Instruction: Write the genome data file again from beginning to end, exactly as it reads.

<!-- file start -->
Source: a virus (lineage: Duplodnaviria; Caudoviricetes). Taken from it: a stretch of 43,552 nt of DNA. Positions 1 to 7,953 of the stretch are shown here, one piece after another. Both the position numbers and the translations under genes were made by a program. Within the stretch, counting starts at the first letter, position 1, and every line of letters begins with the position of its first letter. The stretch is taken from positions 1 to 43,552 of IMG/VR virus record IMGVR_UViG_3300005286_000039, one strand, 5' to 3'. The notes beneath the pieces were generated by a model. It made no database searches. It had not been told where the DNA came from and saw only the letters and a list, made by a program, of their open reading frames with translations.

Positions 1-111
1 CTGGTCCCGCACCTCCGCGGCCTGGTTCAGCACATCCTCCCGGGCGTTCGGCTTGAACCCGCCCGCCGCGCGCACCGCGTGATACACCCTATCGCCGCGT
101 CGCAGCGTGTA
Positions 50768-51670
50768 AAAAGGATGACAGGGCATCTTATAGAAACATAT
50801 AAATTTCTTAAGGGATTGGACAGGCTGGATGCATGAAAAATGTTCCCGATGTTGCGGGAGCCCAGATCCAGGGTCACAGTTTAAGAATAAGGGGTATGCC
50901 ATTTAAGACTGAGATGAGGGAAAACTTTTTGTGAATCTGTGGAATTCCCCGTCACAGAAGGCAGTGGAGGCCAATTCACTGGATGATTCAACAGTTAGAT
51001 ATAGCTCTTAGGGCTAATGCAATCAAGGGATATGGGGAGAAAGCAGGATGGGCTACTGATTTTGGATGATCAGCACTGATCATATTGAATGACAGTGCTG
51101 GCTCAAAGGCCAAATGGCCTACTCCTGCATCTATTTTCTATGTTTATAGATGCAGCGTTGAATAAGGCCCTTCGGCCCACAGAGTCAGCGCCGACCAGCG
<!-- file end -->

Source: a virus (lineage: Duplodnaviria; Caudoviricetes). Taken from it: a stretch of 43,552 nt of DNA. Positions 1 to 7,953 of the stretch are shown here, one piece after another. Both the position numbers and the translations under genes were made by a program. Within the stretch, counting starts at the first letter, position 1, and every line of letters begins with the position of its first letter. The stretch is taken from positions 1 to 43,552 of IMG/VR virus record IMGVR_UViG_3300005286_000039, one strand, 5' to 3'. The notes beneath the pieces were generated by a model. It made no database searches. It had not been told where the DNA came from and saw only the letters and a list, made by a program, of their open reading frames with translations.

Positions 1-111
1 CTGGTCCCGCACCTCCGCGGCCTGGTTCAGCACATCCTCCCGGGCGTTCGGCTTGAACCCGCCCGCCGCGCGCACCGCGTGATACACCCTATCGCCGCGT
101 CGCAGCGTGTA
Positions 50768-51670
50768 AAAAGGATGACAGGGCATCTTATAGAAACATAT
50801 AAATTTCTTAAGGGATTGGACAGGCTGGATGCATGAAAAATGTTCCCGATGTTGCGGGAGCCCAGATCCAGGGTCACAGTTTAAGAATAAGGGGTATGCC
50901 ATTTAAGACTGAGATGAGGGAAAACTTTTTGTGAATCTGTGGAATTCCCCGTCACAGAAGGCAGTGGAGGCCAATTCACTGGATGATTCAACAGTTAGAT
51001 ATAGCTCTTAGGGCTAATGCAATCAAGGGATATGGGGAGAAAGCAGGATGGGCTACTGATTTTGGATGATCAGCACTGATCATATTGAATGACAGTGCTG
51101 GCTCAAAGGCCAAATGGCCTACTCCTGCATCTATTTTCTATGTTTATAGATGCAGCGTTGAATAAGGCCCTTCGGCCCACAGAGTCAGCGCCGACCAGCG